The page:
What Would John Adams Think?

Well, we don’t know for sure. That said the following story does provide some insight into the principles that the U.S. constitution was founded on.

        “The Boston Massacre case demonstrates John Adams’s deep and abiding respect for a legal system based on the rule of law. For in this case, John Adams was requested to – and did – defend British soldiers who had fired into a mob of unruly colonists. 

          Events began on March 5, 1770, when tensions were high between the colonists and the armed British soldiers stationed in Boston. That evening, a dispute between a British sentry and a colonist led to the gathering of a disorderly crowd of colonists which, eventually, confronted Captain Thomas Preston and eight British soldiers.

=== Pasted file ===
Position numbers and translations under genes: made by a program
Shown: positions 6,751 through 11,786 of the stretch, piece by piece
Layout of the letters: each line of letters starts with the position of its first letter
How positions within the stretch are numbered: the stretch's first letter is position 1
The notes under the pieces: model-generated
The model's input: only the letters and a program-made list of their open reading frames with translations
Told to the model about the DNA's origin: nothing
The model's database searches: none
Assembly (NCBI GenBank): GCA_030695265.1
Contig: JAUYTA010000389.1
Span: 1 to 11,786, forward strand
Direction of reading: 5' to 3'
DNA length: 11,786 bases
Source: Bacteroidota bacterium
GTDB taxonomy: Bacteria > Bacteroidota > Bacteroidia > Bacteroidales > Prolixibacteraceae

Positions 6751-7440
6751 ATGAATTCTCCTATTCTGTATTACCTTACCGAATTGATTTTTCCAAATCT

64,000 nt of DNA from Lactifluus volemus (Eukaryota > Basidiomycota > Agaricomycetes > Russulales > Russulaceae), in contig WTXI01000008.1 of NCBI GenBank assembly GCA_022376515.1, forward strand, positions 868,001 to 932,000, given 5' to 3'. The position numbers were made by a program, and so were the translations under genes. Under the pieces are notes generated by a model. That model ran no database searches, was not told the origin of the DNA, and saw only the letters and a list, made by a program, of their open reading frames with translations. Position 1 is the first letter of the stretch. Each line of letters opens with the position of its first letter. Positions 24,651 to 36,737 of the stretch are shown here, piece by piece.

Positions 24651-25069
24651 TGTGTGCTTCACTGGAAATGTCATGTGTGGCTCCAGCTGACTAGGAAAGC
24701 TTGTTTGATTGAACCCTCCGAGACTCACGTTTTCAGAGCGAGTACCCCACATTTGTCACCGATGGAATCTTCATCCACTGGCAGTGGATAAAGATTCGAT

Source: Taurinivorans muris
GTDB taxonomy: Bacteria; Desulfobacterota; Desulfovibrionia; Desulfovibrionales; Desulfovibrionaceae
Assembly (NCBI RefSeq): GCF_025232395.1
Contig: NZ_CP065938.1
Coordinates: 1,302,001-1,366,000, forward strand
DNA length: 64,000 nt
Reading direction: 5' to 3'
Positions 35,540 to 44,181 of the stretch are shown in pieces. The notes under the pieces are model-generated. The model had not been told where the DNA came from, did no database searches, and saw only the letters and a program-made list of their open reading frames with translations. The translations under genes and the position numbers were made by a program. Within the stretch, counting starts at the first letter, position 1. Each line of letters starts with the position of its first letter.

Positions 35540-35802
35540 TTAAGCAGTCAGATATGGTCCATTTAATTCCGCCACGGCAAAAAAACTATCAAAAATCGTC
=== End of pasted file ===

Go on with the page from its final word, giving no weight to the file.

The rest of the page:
When the volatile crowd refused orders to disperse and threw objects at the soldiers, the soldiers shot into the crowd, killing five colonists, including Crispus Attucks. Captain Preston and the soldiers were arrested.

           The following day, John Adams was asked to defend Captain Preston and the soldiers from anticipated indictments. Adams agreed. Though committed to freedom from British tyranny, he believed that those accused deserved a proper defense. Adams’s decision to defend the accused was particular noteworthy as other patriots, including his cousin Samuel Adams and Paul Revere, who invoked what they now named the “Boston Massacre” to inflame anti-British sentiments.